So I’ve complained here plenty about the new downtown draft zoning chapter (PDF!) – the process has been flawed, as is the proposal itself. If you want the short version, you can check out my Novometro story from yesterday.
Anyway, since the last zoning update committee meeting, there has been one more public meeting about the proposal, organized by the Chinatown Chamber of Commerce. The meeting drew over 100 people, more than any previous meeting on the issue, and wholesale opposition to the proposed zoning was near unanimous. Nearly every speaker at yesterday’s meeting opposed to plan as well, and the Committee ended up asking staff to return with a new proposal that does not contain height limits. Frustratingly, they did not direct staff to hold more public meetings. I wasn’t able to attend the meeting, and my correspondent wasn’t in top form, so I don’t know if they want just the height limits gone, or all the bulk and intensity requirements, which, frankly, are the real problem here. People are very hung up on height, but the tower floorplate and length restrictions are much more dangerous.
I also find it disturbing that staff appears completely disconnected from what’s actually happening downtown. For example, Eric Angstadt, in response to repeated complaints about the downzoning of downtown, said several times that the draft zoning chapter is actually upzoning, and that the current zoning doesn’t actually allow the recently approved projects people keep referencing. Angstadt is wrong. The new Shorenstein building at 601 City Center, at 10.5 FAR and 378 feet, conforms perfectly to the C-51 zoning on its lot, as explained on page 4 of the design review staff report (PDF!).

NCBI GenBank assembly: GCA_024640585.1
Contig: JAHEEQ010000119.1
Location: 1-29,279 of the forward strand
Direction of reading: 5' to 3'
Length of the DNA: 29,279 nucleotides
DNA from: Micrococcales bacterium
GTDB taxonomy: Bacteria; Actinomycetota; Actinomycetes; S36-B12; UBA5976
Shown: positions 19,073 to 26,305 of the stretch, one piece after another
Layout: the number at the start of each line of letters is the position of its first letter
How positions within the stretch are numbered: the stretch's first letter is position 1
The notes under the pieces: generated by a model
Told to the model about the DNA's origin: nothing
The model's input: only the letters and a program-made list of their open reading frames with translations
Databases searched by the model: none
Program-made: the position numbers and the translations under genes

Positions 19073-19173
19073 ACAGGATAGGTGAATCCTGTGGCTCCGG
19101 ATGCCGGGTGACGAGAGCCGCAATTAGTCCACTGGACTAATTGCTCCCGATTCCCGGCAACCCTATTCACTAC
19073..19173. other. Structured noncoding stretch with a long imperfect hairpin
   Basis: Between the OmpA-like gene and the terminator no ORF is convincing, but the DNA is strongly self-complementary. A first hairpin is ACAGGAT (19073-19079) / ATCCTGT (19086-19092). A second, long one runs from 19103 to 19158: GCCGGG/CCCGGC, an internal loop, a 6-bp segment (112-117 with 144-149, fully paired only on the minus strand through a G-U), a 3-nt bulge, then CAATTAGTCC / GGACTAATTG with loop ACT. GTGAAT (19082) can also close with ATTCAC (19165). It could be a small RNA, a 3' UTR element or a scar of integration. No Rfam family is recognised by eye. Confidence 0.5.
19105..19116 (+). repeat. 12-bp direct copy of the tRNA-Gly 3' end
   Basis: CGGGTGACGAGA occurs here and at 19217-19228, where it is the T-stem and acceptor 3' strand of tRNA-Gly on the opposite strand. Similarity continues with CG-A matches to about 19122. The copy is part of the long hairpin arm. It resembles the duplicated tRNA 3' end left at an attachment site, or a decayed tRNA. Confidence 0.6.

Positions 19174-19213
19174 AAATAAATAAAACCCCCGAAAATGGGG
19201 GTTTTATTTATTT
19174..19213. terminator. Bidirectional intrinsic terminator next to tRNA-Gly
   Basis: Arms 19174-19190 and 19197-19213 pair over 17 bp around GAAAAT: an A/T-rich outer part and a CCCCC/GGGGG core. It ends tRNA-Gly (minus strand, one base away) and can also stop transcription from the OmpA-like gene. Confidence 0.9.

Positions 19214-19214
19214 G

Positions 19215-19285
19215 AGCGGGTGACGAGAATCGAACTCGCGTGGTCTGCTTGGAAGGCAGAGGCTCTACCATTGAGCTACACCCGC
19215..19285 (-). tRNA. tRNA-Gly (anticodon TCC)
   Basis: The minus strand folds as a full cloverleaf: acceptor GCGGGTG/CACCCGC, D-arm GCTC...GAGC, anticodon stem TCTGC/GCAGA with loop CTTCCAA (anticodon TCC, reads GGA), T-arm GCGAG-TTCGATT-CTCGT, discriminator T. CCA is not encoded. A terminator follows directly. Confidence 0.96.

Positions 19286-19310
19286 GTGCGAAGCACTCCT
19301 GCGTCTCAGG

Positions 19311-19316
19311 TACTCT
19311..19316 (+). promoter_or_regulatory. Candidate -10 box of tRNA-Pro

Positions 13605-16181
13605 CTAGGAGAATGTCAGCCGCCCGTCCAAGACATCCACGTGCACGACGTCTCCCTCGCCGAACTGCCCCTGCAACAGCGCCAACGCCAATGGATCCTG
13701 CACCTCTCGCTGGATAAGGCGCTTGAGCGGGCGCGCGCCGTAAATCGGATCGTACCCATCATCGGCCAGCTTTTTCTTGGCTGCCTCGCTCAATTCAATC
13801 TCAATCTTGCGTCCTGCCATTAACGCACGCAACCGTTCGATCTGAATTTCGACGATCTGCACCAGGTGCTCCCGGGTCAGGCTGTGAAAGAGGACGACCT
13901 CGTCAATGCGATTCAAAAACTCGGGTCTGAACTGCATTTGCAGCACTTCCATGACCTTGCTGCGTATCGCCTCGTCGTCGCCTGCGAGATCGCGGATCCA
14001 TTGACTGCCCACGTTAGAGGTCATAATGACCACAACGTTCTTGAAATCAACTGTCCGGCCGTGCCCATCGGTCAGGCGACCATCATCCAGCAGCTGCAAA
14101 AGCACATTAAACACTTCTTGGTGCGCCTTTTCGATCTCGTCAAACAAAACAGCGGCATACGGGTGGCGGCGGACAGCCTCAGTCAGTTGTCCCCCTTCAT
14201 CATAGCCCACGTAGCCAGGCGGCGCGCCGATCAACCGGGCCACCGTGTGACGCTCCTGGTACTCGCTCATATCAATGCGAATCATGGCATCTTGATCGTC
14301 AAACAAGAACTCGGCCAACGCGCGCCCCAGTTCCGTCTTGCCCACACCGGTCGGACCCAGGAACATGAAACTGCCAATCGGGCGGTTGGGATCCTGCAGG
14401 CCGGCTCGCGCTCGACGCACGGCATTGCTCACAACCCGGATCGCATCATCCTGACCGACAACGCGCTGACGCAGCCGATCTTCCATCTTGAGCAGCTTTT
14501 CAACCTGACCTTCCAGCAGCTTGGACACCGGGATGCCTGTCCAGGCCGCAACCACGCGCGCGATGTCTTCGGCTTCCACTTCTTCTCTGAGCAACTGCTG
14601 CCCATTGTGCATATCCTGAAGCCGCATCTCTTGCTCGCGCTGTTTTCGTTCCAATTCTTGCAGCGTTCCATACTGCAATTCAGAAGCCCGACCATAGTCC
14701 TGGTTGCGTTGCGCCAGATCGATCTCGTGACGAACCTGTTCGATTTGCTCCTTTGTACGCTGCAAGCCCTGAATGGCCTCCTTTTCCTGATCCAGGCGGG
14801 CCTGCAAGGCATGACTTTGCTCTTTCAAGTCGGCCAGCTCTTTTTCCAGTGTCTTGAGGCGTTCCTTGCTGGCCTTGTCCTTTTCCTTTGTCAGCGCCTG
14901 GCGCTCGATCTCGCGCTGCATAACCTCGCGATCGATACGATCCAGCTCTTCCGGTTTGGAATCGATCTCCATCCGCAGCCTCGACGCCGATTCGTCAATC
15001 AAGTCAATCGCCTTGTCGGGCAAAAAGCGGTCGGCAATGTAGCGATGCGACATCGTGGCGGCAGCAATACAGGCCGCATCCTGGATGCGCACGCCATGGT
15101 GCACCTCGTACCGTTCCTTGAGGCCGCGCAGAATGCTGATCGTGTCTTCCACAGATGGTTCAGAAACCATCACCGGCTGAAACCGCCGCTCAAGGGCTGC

Angstadt later said that people were making too big a deal of the height limits, that they’re higher than any existing downtown buildings, and that “Nobody’s going to build anything close to these height limits anytime soon.” I don’t know what his idea of close is, but, at only 27 feet below the maximum height proposed for Area 5, 601, which will be breaking ground soon, seems pretty close to me. Again, the real issue here is the tower floorplate restrictions. 601 exceeds the maximum tower floorplate size for Area 5, as does the existing building 555 12th Street. We want to build office space that will attract large, high quality employers to downtown. We have plenty of small spaces appropriate for non-profits and smaller businesses. What we don’t have enough of (although recently opened Center 21 helps) is the very large full floor spaces that bigger companies desire. People are always talking about how we need to bring jobs to Oakland – right now, the vogue is to talk about the need for industrial jobs. We need office jobs, too! To restrict construction of the most in demand space makes absolutely no sense if we’re serious about job creation and revitalizing our economy.